Nah, you're rationalizing. You don't drag a TT up a Jeep trail. And it will be just fine on ordinary dirt roads where cars can go. But if you did decide you had to drag a TT up a Jeep trail to get to your hunting perch, it requires only a minute or so to remove the trunion bars that reduce ground clearance. You don't really need the weight-distributing hitch or sway control system at the slow speeds you'd be doing on a Jeep trail. But you need it on the highway between the house and the trailhead.

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And the flex and mobility you get with a pintle is far more than a ball hitch
Baloney! You're rationalizing again. My tandam axle utility trailers with weight-carrying ball hitchs can turn just as tight as any tandam axle pintle hitch trailer.
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Old 04-25-2012, 08:24 PM   #8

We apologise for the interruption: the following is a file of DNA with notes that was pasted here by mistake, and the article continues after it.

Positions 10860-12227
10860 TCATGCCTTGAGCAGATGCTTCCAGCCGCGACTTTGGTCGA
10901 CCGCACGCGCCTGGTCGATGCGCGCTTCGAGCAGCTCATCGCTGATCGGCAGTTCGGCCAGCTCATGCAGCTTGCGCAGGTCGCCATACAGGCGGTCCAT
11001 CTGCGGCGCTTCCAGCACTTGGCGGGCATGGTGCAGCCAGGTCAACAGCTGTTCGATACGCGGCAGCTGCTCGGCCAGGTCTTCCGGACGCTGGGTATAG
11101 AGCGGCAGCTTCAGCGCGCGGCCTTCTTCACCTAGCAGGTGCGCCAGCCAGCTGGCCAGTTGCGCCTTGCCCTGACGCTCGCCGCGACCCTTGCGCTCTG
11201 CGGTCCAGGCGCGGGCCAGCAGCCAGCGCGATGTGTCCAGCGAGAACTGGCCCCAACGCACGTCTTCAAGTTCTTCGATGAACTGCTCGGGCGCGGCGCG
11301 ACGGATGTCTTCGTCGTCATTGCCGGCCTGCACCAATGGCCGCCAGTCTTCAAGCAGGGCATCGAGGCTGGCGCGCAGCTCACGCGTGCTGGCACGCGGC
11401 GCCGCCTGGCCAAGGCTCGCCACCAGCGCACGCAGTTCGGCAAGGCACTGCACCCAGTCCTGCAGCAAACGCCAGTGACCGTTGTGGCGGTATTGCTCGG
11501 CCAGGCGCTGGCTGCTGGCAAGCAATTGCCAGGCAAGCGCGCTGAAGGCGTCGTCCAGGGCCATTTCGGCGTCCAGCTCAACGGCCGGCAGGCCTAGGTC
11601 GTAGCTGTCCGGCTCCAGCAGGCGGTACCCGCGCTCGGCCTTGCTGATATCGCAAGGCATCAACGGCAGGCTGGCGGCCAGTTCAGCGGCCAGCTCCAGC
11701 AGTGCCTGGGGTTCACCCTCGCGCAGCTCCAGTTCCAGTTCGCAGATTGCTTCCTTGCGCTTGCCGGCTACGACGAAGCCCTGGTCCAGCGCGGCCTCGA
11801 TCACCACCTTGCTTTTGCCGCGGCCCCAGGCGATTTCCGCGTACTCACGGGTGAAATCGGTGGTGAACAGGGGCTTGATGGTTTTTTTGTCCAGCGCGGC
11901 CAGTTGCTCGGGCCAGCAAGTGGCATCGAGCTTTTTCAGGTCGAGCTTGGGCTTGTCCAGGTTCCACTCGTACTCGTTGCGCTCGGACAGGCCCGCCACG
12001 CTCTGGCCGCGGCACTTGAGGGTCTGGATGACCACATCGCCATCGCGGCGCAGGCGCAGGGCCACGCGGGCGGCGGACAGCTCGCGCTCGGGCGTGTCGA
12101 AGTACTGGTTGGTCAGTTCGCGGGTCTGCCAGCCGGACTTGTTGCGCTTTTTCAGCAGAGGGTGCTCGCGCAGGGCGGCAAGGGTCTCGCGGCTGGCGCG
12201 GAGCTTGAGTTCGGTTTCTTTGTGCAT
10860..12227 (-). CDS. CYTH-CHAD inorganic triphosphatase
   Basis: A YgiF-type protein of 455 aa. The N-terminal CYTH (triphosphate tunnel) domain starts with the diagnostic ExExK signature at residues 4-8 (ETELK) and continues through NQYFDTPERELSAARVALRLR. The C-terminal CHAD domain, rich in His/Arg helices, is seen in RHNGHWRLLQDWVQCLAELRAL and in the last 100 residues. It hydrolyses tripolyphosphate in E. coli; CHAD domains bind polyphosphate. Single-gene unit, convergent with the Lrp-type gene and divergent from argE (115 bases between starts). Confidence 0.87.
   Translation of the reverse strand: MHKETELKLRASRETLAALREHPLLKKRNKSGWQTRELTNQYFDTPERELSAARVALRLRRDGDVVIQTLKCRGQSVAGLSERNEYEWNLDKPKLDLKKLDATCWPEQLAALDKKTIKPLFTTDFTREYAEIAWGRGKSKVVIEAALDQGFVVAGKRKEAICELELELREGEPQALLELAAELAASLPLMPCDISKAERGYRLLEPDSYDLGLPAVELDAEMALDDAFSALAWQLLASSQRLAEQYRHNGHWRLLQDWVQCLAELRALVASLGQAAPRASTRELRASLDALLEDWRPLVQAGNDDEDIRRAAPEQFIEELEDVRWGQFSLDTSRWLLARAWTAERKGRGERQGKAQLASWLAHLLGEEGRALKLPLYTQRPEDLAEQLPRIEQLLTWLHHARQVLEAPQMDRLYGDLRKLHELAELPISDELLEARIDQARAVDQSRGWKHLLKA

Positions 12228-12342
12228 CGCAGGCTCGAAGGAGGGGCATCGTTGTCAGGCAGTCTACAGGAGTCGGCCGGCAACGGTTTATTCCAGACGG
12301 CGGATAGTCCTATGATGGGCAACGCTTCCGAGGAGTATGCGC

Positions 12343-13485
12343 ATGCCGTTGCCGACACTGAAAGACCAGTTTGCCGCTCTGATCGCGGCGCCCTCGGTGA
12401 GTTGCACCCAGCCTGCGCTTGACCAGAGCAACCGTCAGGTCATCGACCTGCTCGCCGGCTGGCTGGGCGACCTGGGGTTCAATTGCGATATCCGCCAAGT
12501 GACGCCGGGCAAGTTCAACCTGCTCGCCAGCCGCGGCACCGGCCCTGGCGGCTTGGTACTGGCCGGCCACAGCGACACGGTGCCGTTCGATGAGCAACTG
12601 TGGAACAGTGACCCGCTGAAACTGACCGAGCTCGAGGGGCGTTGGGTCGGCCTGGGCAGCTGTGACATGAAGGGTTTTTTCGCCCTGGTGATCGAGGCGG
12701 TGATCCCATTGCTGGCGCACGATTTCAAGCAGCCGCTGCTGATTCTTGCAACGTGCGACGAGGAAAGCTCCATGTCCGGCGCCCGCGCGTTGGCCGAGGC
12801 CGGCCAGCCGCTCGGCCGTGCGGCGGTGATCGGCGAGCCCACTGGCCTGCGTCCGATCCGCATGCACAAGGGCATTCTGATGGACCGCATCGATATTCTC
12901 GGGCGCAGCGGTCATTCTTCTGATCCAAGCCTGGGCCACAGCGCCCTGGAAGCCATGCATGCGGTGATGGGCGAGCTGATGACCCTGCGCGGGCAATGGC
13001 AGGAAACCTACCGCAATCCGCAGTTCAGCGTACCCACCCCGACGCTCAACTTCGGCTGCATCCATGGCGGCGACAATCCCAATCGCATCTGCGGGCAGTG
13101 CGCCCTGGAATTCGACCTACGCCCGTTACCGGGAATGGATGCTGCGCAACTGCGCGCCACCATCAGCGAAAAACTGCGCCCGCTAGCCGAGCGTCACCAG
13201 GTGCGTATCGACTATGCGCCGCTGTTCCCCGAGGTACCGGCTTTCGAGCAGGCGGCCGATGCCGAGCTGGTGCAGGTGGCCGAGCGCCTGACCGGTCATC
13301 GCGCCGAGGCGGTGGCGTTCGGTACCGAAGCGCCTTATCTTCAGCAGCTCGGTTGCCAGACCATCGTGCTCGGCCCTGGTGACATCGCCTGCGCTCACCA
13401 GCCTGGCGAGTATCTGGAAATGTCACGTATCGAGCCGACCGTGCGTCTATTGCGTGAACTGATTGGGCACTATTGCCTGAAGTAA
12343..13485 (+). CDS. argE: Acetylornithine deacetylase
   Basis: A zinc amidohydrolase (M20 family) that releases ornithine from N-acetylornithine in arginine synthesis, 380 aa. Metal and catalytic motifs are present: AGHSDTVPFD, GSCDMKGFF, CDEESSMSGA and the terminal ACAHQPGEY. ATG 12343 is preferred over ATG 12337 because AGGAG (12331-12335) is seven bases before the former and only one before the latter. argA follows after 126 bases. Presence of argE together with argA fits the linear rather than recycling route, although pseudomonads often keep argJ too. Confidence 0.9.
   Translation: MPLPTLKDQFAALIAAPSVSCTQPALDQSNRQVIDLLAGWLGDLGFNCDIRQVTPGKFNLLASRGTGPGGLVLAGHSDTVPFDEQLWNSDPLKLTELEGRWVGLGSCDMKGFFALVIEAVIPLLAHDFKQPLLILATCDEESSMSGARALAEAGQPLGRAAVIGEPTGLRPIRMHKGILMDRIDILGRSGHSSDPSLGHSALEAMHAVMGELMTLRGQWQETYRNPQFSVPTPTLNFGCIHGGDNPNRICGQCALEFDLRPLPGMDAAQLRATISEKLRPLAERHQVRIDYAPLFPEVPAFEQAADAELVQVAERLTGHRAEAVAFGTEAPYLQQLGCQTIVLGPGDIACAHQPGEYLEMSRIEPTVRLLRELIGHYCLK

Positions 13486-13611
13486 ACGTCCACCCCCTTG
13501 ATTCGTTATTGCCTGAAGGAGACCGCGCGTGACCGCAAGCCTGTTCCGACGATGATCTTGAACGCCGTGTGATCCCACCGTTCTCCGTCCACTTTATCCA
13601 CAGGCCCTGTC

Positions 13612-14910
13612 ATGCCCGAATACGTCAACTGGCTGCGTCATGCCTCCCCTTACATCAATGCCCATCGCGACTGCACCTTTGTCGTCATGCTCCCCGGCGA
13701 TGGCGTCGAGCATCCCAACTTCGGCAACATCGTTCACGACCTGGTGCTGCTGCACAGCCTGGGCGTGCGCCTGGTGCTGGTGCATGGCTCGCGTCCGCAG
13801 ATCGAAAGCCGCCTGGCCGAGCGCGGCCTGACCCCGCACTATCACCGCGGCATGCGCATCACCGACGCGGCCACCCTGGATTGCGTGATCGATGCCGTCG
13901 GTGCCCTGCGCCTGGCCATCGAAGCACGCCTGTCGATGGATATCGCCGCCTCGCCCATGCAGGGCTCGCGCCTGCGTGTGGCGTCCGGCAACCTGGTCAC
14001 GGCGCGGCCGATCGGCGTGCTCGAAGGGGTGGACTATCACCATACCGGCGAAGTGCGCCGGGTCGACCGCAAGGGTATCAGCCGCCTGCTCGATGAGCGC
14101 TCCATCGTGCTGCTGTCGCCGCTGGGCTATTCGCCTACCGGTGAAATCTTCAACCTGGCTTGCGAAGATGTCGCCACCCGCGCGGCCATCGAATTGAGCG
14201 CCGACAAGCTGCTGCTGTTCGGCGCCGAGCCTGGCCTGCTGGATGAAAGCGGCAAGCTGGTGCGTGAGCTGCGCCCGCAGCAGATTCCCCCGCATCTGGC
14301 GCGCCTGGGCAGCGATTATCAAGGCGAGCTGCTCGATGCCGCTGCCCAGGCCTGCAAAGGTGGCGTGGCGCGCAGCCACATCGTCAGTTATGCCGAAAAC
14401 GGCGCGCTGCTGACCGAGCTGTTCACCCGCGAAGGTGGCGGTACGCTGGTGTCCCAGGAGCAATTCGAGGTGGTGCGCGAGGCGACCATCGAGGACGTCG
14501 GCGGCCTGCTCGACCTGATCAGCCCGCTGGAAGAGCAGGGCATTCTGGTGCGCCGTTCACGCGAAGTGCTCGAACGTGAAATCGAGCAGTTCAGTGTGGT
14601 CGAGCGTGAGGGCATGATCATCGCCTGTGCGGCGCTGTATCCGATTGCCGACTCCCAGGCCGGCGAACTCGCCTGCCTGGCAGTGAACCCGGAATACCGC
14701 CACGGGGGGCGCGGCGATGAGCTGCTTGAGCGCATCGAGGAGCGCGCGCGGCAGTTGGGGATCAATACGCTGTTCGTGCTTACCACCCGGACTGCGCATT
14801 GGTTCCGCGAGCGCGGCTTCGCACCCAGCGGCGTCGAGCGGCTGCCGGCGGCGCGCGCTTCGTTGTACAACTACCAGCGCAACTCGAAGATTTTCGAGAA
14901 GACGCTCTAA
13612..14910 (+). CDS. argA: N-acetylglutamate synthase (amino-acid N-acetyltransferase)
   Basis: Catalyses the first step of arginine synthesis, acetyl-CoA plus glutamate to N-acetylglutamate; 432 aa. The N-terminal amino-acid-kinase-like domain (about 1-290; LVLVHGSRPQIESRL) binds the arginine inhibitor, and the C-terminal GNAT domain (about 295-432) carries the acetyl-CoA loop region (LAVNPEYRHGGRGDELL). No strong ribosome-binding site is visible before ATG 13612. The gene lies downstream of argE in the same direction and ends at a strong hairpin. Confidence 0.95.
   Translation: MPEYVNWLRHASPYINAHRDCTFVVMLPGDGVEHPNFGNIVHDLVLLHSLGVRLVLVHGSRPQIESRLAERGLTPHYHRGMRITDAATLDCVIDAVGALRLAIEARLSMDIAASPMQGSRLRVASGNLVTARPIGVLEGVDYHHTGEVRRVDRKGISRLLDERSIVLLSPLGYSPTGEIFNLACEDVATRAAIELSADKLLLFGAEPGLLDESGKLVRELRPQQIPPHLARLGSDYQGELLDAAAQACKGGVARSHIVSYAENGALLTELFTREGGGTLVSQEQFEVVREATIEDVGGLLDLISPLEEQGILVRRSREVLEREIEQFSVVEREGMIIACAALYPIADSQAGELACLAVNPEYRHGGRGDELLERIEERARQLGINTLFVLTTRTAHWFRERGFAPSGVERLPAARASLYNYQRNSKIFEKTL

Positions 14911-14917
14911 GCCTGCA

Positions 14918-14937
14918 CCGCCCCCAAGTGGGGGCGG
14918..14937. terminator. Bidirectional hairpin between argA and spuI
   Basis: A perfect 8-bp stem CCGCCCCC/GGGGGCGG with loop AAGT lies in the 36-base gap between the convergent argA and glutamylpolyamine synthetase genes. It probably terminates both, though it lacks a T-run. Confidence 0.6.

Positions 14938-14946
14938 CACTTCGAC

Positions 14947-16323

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I've pulled several pintle hitch flatdeck trailers. The first one I had the ball hitch removed and a pintle replaced it. Later I put two pintle hitch trailers in service especially for moving around in rough worksites. They were far superior to the ball hitch (GN or bumper pull) with more articulation.

I've found W/D hitches are optional. You either need one or you don't however much depends on the tow vehicle. I've pulled 16k pintle trailers with box containers at 13' tall with one ton DRW trucks without a W/D setup. A 3/4 ton truck may be a different story.
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Old 05-04-2012, 03:44 PM   #9
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The Pintle hitch was never intended to tow at today’s highway speeds.

X2 on every thing SmokyWren said.

I also have seen trailers destroyed by either the improper hitch or improper TV.

I have towed many trailers with the Pentle hitch. We used all military surplus trucks in the building moving business. The Pintle hitch was never intended to tow at today’s highway speeds.

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Old 05-04-2012, 05:16 PM   #10